The bulk of the evidence presented supports the finding that indeed respondent failed to remit the collection from the sales of accountable forms with money value and of documentary stamps of the Ninoy Aquino International Airport Custom House for the years 2000 and 2001 and from January 01 to October 31, 2002 in the total sum of FIFTY THREE MILLION SIX HUNDRED FIFTY EIGHT THOUSAND THREE HUNDRED SEVENTY-ONE PESOS (₱ 53,658,371.00) despite demand on February 8, 2003 by the Customs District Collector Celso P. Templo for him to return the same.
The above-mentioned unremitted amount was discovered after representatives from the COA-NAIA Customhouse discovered discrepancies in the collections and remittances of respondent Fajardo during the period covering January 1, 2002 to October 30, 2002 amounting to ₱ 20,118,355.00 which was initially communicated to District Collector Celso Templo through an Audit Observation Memorandum No. 2002-008 dated November 26, 2002. This leads to a further investigation resulting to the analysis of Monthly Sales of Accountable Forms and Stamps prepared by the COA State Auditors covering the period January 1, 2000 to October 30, 2002, which showed that the total amount of unremitted collections for the sale of accountable forms with money value and customs documentary and BIR stamps amounted to ₱ 53,658,371.00.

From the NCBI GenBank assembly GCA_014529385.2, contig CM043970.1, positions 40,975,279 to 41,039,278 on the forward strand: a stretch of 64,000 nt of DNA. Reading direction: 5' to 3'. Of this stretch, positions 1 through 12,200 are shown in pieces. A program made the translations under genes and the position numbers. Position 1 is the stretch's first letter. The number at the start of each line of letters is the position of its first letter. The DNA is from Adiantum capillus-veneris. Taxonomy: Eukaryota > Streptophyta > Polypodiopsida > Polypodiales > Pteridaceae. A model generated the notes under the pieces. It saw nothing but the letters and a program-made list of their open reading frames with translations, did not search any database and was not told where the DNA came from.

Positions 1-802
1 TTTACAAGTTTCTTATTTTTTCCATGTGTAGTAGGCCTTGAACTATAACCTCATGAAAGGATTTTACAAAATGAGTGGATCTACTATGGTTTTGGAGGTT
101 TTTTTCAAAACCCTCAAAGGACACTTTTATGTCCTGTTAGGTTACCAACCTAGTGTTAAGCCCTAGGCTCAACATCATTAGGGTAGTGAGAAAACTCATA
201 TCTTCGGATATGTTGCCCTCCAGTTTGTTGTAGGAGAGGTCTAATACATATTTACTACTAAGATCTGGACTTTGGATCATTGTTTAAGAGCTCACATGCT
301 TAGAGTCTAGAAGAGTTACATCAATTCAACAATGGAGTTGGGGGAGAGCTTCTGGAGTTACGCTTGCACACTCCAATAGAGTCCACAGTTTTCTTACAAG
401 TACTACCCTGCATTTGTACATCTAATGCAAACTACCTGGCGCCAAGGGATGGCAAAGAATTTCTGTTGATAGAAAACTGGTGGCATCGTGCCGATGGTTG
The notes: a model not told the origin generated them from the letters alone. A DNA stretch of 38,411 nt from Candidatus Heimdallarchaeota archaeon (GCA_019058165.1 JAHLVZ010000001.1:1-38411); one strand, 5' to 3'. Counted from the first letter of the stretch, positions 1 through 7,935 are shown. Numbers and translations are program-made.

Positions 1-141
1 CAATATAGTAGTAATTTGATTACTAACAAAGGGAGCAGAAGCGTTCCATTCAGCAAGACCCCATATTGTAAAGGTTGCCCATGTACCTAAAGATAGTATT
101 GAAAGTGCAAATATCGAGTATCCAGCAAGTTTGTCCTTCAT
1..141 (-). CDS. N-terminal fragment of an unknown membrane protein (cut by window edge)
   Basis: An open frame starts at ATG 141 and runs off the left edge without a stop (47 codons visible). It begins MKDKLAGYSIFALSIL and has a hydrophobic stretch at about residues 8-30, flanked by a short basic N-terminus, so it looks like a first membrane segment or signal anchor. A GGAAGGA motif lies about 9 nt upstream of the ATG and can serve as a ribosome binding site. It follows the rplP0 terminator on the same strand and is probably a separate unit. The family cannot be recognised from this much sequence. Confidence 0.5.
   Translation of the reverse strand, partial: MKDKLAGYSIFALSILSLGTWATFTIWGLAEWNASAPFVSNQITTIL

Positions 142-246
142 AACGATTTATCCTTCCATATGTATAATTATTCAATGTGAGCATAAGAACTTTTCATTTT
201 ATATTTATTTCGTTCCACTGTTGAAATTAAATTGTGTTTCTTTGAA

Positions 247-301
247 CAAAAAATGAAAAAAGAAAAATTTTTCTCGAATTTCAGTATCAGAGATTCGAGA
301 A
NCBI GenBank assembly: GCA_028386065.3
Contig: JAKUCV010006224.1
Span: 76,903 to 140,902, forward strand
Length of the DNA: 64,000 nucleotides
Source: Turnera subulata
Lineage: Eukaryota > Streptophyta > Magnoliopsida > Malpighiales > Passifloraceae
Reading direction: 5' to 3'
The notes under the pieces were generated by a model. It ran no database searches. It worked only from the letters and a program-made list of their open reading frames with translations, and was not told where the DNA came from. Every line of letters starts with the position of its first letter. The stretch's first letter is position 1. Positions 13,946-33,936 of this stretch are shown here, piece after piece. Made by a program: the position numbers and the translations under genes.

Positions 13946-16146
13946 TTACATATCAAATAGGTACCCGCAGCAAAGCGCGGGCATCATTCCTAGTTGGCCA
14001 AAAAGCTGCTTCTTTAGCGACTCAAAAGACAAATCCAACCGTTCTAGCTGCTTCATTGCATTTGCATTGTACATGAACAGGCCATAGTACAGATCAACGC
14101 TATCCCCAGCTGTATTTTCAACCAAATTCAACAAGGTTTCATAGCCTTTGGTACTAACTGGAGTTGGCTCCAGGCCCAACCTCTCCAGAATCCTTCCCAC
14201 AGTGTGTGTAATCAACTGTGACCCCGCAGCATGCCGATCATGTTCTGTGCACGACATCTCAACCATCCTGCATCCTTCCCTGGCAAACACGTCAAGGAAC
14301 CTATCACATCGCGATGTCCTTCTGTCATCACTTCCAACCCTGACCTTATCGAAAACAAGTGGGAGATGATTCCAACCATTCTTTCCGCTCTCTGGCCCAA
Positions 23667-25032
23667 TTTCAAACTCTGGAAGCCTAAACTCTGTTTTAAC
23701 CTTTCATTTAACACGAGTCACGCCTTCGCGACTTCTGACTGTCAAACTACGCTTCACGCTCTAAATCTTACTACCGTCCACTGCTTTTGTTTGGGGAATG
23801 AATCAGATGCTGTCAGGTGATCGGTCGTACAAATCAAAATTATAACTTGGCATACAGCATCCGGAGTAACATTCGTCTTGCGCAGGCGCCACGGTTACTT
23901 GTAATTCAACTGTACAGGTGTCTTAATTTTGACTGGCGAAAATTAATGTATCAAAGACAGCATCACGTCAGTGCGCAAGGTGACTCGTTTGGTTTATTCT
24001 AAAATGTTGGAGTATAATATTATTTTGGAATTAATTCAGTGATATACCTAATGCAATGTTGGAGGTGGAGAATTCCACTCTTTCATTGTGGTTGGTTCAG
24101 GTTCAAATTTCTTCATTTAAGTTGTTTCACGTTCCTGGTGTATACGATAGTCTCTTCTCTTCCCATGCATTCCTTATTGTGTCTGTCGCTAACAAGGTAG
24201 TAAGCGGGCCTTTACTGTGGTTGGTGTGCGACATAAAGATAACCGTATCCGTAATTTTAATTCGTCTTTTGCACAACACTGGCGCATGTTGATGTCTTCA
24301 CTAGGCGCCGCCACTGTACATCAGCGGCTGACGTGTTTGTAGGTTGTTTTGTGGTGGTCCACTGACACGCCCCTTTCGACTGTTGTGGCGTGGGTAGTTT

The following table shows a comparison of collections and remittances per report of Mr. Ernesto Fajardo and per audit by the team for the period January 2000 to October 30, 2002. As per audit report, the total amount of collections is ₱ 440,623,111.00, whereas respondentís report disclosed total collections in the amount of ₱ 387,913,381.00.
x x x x
The above-cited comparison focused on the examination and verification of documents covering collections and remittances of Fajardo. The documents composed of liquidated and unliquidated entries coming from the following offices:
1) Liquidation and Billing Division Ė which has the function of verifying, reviewing and checking computation of formal entries;